1. Kyrie Irving has been cleared to return to action after missing eight games with a biceps injury. Should the Cavaliers ease him back by bringing him off the bench or throw him back into the starting lineup?
Marlowe Alter, Right Down Euclid Staff Writer: Dion Waiters filled in admirably starting in place of Irving over the past eight games, averaging 22 points per game on 44 percent shooting, while dishing out 5.1 assists. He sunk a crucial game-winner at the buzzer to beat Detroit, helping to keep the Cavs fading playoff hopes alive for now. Yet, Irving is the face of the franchise and hasn’t come off the bench since the 2011 NCAA Tournament while at Duke after returning from a toe injury that caused him to miss most of the season. I think it will be easier for him to work off the rust by starting the game and getting some early minutes under his belt. Waiters on the other hand is familiar coming in off the bench and should slide back into that role comfortably. These are all must-win games for the Cavs so playing their best player as much as possible, assuming good health, is a no-brainer.
Trevor Magnotti, Right Down Euclid Staff Writer: Kyrie Irving has never come off the bench in a game. Why start now? Obviously he’ll likely be on a minutes restriction for tonight as the medical staff evaluates him in game action, but he should be starting. You don’t lose anything by doing this and subbing him out more frequently or for longer stretches, and can still structure your lineups in the way that they have been with him out in the time he sits. Bringing him off the bench does nothing, and realistically, a game against the Magic is a perfect time for him to come back. The Magic have zero athleticism at the point guard position, and unless they sic Victor Oladipo on him for the whole game, he’ll spend the game matched up with Jameer Nelson and E’Twaun Moore. You can’t ask for a much better tandem to ease back into action against.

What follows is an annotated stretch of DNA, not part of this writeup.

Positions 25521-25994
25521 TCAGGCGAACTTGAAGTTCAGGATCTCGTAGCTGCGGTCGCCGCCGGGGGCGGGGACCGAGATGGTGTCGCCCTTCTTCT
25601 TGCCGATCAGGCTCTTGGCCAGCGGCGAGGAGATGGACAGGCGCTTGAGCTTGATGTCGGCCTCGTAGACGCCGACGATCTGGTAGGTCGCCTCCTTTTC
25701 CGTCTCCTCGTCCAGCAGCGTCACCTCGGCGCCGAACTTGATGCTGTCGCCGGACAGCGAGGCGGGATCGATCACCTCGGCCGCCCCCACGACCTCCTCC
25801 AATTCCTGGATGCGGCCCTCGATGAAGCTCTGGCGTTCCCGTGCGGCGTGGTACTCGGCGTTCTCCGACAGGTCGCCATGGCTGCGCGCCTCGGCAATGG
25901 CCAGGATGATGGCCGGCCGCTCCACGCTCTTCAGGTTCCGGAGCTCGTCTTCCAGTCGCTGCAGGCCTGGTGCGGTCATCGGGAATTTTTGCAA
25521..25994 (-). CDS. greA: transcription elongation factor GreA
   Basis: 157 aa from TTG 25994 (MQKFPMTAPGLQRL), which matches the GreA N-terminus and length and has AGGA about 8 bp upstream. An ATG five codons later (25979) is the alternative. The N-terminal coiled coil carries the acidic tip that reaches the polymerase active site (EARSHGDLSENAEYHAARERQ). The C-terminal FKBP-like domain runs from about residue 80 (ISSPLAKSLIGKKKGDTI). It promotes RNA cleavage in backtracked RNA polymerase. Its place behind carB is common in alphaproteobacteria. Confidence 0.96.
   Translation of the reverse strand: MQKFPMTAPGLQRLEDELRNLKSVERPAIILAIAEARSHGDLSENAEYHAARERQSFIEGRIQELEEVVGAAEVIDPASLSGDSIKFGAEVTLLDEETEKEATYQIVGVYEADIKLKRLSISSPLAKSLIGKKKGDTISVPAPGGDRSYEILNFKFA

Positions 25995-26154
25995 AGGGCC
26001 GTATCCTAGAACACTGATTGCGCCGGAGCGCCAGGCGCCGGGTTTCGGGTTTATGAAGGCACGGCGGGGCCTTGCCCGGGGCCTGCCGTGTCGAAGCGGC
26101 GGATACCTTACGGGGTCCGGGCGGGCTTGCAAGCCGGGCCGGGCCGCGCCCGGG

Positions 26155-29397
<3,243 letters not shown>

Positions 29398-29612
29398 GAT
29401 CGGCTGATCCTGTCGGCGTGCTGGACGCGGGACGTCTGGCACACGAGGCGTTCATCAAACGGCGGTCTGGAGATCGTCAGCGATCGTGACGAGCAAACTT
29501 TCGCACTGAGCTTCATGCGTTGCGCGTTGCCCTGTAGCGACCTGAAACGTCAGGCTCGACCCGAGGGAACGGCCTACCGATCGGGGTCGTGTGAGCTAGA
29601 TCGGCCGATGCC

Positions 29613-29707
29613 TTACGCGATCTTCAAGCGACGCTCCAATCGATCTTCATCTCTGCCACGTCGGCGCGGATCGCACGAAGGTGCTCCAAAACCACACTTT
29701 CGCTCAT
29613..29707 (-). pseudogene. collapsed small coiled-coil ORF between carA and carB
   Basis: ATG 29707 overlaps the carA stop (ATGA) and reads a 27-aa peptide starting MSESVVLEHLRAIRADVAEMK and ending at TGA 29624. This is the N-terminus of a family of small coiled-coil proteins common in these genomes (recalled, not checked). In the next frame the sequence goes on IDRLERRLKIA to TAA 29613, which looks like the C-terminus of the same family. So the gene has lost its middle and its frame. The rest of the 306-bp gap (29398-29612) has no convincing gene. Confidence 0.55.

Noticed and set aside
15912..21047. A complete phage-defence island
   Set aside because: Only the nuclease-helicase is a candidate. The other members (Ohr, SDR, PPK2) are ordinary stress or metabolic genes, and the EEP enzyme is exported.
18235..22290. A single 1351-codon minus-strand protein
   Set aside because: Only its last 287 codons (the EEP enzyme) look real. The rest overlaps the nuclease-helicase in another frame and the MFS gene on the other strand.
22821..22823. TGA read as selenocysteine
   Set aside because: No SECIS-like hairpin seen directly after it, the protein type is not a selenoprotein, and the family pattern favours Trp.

Zach Oliver, Baller Mind Frame Magic Beat Writer: Throw him into the fire, get him back in the starting lineup as fast as possible. He’s an All-Star, and the Cavs still have an outside chance at making the playoffs, especially with the struggling Atlanta Hawks and the dumpster fire that is the New York Knicks in front of them. There’s a good chance he’ll have Jameer Nelson guarding him for stretches when they’re in Orlando, which is, well, clearly a favorable matchup for Cleveland. Also, the Cavs have a remaining schedule that’s slightly more favorable than both Atlanta and New York, which could give them an inside track towards that final playoff spot in the East.
2. Can the Cavaliers keep Nikola Vucevic (averaging 22.7 pts and 14.3 rebs on 58 percent shooting in the past three games) under wraps?
MA: Anderson Varejao is sidelined with a sprained shoulder and his toughness and rebounding will certainly be missed. The nimble Vucevic was named the Eastern Conference Player of the Week after his incredible three-game stretch (22 points/10 rebounds, 24/23 and 22/10) last week. Big Vuc is now sixth in rebounding this season after dominating the red hot Al Jefferson on the boards, 23 to eight in an overtime win over the Bobcats last Friday. Vucevic and former Sixers teammate Spencer Hawes will face-off for the first time this season, though they matched up three times last year with Vuc out-muscling Hawes on the glass 16.7 to 7.3 rebounds per game. I don’t see that changing though Tristan Thompson will help Hawes battle Vuc on the boards. Without Varejao battling him in the paint, the Montenegrin machine will stay hot offensively and cause problems for the Cavs frontline en route to securing a fourth consecutive double-double.